First, the good news.
According to government data, the country’s economy, as measured by gross domestic product (GDP), grew by 7.3 percent in 2010, the highest in 24 years.
This development has sent many, particularly those in the Aquino III administration, to convulse with excitement about the prospect of life in this Republic. To them, this means life might be getting better.
The bad news is that not everyone in the room understands what 7.3 percent GDP growth means. So, it is left to those who analyze the news to explain this specialist economic term in the language of the masses. I will try.
Gross domestic product, as my professor at the University of the East explained during the dreamy days shortly before the EDSA Revolution of 1986, means the total value of goods and services produced in the country in a certain period, say one year.
Measuring this value is a tricky, often complex, proposition. So, economists and financial specialists who devote their time to crunching numbers classified the economy into three major sectors, namely, (1) industry; (2) services; and (3) agriculture, fishery, and forestry (AFF).
The industry sector grew by 3.9 percent last year. This growth, according to the National Statistical Coordination Board (NSCB), was driven by increases in manufacturing, mining and quarrying, and water, gas, and electricity. We manufactured more goods, mined more gold and copper, quarried more gravel and sand, and generated more water, gas, and electricity. That’s what it meant.
For the services sector, the growth of 3.3 percent was pushed by increases in trade, private services, and finance. It means that last year, there were a lot of economic activities involving buying and selling of goods; building and repairs; manicure or pedicure; vulcanizing; business consulting; training; lending and pawnshop operations, etc. These are all samples of trade, private services, and finance activities.
The AFF sector in 2010 registered a growth record of only one percent. A little explanation is in order here.
Actually, the AFF, which is supposed to be the backbone of the economy because the Philippines is largely agricultural, declined by 2.9 percent in 2009. But a strong rebound of 5.4 percent in 2010 offset this decline because the country experienced fewer typhoons in the last year, so that we produced more rice, fish, corn, poultry, and livestock. The data showed that we produced less forest products, sugarcane, and coconut.
Going by the record, it would show that the economy is faring well. And when the economy is doing good, that means there are more jobs, thus more income; more food on the table, thus less hunger; more potable water, thus, less thirst; more medicines and health care services, thus healthier citizens. Is that it?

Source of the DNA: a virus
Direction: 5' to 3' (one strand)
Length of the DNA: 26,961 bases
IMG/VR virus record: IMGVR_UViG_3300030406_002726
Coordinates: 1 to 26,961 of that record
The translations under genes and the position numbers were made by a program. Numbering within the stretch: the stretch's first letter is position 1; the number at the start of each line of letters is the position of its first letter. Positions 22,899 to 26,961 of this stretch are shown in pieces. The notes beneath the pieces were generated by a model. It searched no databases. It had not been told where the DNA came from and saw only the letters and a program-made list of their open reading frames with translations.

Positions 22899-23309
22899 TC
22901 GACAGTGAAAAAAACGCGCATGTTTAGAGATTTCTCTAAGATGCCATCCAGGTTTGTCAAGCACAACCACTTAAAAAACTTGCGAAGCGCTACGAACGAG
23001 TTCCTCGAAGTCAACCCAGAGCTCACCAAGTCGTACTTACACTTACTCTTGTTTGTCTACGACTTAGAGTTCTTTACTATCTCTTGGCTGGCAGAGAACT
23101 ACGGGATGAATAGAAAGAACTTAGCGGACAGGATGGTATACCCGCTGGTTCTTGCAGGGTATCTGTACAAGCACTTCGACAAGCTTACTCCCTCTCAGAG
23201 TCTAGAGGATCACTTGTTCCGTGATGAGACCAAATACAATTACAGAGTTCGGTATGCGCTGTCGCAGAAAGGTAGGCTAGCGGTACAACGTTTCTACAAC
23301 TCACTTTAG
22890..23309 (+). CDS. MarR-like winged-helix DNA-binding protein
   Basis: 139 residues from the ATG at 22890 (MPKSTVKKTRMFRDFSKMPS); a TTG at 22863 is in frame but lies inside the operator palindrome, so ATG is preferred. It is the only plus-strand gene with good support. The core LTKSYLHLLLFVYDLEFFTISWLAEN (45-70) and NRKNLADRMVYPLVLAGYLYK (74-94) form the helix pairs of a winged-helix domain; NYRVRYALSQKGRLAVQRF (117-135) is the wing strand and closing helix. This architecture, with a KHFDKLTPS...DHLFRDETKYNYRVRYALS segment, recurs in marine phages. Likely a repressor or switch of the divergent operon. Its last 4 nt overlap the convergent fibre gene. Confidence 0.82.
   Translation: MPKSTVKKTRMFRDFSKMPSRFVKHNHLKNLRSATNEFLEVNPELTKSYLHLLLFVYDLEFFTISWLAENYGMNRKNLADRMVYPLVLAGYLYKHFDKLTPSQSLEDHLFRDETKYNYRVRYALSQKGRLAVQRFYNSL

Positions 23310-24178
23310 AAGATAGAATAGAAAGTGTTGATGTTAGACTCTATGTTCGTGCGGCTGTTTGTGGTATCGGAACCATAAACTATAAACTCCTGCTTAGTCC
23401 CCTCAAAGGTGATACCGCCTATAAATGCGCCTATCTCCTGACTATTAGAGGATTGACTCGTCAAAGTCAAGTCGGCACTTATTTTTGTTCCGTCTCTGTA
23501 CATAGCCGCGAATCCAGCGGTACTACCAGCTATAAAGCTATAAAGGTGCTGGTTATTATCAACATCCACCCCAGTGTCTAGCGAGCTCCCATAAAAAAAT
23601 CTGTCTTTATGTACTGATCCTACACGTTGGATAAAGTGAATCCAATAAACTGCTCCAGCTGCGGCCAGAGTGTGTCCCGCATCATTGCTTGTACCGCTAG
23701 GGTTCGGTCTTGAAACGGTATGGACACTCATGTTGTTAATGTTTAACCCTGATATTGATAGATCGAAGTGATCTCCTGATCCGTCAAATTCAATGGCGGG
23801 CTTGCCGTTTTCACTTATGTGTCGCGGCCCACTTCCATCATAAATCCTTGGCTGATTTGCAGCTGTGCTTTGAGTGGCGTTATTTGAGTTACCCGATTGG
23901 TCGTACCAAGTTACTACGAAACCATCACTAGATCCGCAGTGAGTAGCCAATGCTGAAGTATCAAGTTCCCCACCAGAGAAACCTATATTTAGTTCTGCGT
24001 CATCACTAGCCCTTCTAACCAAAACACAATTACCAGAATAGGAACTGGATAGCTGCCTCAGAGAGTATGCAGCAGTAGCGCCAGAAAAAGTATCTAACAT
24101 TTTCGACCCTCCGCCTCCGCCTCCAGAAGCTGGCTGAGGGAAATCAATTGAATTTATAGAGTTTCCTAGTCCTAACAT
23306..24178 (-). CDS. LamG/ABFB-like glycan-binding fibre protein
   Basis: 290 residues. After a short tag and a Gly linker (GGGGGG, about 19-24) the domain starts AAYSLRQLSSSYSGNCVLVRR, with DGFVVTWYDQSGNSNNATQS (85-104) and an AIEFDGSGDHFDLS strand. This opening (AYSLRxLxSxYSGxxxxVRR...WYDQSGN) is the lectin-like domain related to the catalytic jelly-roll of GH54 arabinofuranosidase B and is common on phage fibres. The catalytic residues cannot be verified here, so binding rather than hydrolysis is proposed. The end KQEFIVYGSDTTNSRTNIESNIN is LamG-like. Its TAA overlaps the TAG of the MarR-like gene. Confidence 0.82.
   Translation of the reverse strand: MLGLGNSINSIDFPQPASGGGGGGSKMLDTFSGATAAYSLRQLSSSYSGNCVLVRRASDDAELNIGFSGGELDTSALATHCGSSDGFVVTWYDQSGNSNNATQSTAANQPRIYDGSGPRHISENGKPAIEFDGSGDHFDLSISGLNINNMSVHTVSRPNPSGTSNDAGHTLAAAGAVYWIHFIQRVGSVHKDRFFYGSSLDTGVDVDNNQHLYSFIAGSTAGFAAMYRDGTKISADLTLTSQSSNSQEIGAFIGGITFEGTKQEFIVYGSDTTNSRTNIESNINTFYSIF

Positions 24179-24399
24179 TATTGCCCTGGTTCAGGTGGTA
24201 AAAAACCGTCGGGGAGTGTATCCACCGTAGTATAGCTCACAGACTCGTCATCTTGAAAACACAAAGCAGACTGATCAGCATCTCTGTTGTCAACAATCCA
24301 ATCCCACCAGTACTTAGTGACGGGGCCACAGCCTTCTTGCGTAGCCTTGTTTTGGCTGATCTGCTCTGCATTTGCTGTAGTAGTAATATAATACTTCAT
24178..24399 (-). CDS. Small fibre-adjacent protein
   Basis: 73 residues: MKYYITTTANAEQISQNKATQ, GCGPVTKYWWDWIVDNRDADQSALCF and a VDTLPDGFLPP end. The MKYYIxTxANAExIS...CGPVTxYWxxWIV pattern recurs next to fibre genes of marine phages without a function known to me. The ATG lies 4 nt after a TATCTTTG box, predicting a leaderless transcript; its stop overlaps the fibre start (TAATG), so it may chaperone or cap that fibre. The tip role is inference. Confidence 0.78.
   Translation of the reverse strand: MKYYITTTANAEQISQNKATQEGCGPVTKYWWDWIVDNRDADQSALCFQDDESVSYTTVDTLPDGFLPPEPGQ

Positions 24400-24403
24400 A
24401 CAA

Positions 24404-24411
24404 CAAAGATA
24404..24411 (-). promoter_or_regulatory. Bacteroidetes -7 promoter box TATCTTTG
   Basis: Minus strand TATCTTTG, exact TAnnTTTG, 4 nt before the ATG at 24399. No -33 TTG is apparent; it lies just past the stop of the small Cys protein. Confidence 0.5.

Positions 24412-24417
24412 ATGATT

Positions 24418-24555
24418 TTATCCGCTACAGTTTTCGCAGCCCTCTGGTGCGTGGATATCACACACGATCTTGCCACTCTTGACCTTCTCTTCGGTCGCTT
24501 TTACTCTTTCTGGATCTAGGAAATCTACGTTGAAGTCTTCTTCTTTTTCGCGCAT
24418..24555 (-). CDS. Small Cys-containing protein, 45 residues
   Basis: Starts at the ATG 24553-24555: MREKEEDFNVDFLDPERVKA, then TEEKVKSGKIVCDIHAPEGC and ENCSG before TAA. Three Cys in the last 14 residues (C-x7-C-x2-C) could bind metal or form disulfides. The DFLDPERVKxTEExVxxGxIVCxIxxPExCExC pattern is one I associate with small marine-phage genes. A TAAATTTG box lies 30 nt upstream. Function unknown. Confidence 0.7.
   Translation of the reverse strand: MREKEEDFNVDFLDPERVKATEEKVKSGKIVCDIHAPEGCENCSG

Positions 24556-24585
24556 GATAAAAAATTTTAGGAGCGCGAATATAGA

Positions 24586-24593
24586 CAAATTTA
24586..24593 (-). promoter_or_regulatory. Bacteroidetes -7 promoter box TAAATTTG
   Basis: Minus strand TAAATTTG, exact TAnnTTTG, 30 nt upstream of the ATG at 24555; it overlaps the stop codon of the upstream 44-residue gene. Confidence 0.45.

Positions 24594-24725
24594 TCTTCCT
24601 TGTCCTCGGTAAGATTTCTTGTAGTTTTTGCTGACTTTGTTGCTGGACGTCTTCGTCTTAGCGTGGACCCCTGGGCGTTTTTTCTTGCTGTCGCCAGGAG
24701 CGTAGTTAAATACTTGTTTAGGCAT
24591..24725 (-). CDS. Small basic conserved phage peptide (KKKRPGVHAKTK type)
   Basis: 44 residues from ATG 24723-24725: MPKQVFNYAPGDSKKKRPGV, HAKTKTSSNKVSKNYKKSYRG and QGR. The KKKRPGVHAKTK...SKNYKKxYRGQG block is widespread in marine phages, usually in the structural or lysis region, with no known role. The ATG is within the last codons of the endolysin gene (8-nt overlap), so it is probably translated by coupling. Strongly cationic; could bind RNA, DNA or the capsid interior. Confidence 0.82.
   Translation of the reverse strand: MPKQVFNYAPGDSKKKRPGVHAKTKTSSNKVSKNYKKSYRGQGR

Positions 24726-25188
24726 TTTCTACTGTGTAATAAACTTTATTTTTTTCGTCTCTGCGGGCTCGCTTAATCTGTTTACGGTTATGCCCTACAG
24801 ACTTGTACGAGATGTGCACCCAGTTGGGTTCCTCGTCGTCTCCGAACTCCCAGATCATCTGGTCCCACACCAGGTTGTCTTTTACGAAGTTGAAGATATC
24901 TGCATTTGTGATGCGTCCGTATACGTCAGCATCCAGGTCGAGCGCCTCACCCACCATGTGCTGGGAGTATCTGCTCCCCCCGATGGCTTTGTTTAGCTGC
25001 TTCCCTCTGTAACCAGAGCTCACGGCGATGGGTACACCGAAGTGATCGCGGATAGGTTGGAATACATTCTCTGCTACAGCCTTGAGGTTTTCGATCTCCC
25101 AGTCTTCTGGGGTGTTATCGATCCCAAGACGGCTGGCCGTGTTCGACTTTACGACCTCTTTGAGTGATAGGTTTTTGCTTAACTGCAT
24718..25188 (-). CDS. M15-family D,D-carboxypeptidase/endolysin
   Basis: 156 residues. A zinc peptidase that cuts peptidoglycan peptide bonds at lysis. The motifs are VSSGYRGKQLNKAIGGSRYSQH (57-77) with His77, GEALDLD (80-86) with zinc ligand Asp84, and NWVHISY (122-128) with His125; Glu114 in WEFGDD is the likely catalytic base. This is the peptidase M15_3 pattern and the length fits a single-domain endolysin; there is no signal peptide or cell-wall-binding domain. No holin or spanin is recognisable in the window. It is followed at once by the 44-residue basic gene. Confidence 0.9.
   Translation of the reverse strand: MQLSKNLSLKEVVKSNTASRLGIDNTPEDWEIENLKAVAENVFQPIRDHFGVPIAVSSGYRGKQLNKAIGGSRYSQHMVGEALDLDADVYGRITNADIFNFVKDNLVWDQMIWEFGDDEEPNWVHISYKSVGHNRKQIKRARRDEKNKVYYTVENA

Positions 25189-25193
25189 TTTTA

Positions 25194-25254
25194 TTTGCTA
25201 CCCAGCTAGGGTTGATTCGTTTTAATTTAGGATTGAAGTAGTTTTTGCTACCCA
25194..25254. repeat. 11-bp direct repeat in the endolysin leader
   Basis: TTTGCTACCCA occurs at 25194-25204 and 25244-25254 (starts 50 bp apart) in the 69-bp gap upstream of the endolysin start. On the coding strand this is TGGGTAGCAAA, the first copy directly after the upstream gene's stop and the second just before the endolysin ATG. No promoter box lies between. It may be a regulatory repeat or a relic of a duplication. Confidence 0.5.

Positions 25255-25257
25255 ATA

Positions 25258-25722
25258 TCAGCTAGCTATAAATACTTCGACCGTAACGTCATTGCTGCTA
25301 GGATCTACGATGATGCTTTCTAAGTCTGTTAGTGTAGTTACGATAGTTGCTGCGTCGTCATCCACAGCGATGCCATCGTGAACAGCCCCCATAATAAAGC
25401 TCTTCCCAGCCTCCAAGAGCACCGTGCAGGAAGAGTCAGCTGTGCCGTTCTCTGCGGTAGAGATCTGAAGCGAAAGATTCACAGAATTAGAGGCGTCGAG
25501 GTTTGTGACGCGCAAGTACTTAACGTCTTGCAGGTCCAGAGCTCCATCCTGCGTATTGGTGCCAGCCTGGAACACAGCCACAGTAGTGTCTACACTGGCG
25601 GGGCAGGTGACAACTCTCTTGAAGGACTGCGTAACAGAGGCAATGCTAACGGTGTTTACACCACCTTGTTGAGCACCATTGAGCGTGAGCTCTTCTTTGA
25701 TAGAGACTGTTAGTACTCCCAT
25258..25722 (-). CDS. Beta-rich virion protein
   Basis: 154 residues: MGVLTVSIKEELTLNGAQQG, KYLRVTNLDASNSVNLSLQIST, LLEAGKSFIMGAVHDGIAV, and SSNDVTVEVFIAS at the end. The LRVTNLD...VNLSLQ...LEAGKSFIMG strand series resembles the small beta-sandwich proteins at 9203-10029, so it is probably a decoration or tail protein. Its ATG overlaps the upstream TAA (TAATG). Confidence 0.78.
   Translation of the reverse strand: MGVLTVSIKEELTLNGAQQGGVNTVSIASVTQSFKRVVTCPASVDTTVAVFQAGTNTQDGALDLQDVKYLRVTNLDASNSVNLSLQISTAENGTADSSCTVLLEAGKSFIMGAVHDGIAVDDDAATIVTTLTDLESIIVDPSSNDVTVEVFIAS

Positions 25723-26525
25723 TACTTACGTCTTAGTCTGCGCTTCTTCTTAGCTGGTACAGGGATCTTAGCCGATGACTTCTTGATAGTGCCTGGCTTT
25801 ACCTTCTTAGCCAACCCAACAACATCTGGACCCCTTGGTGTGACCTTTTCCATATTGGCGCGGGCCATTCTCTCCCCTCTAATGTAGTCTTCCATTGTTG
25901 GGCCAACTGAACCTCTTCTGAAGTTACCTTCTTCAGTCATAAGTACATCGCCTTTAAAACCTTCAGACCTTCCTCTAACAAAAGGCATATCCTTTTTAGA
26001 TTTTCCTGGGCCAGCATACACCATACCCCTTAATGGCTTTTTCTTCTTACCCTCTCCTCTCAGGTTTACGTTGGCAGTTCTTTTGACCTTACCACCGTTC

Wait. It isn’t that simple, according to my experience in the real world. This experience actually is the best barometer of life; better than the equations, number measurements, and scientific projections of armchair economists. This experience is what the people really encounter—see, hear, and smell—and feel while they are alive—living—in this archipelago.
Which means that to measure up whether life is getting better or getting worse, our economists and government leaders must also take into account the stories, feelings, and experiences of people who have no jobs, shelter, food, potable water, electricity, healthcare, and tuition money.
There are plenty of these stories and experiences all over. In Romblon, even without looking into official data, I can say that these stories and experiences of economic want—rather than economic success—are the norm rather than the exception.
Which plainly means Romblon is not growing economically, regardless of what Gov. Lolong Firmalo or Rep. Budoy Madrona, or other provincial politicians of lower positions, will say, or proclaim, in their speeches during fiestas or in colorful tarpaulins.
And now that I have conducted this mini-lecture on Economics 101, let me offer a few clues to buttress my claim.
When Firmalo or Madrona or a lesser potentate belies my claim and say that Romblon’s economy is growing, let me pose the challenge: explain the brownouts in Tablas, or show me the numbers that we are NOT importing rice from Mindoro, or that children of school age are in school this year, rather than out there in the fields helping their parents.
I would be eager to eat my words if I am shown that we had more doctors and nurses healing the sick in 2010 than in 2009, or more Romblomanons engaging in income-generating activities rather than falling in line outside some factories in Batangas or Laguna looking for wage-paid employment.
If I can be convinced that the provincial government has jailed—or dismissed from the service—some corrupt officials who lorded it over the province during the time of Natalio Beltran, Jr., or that the murderer of Armin Marin and the brains behind the dastardly act have been charged in court, or that the venalities at the Romblon State University and other government offices have abated, with the perpetrators called to account, then and only then I am willing to consider my view that Romblon, my one and only province, is not going to the dogs.
I will then concede the point that Romblon is poised to experience economic growth rather than economic decay; that the miners sponsored by some greedy politicians who lie through their teeth are going to give us jobs rather than poison us with mercury.
Were I too harsh discussing economic matters? No, actually. But wait when I discuss Politics 101.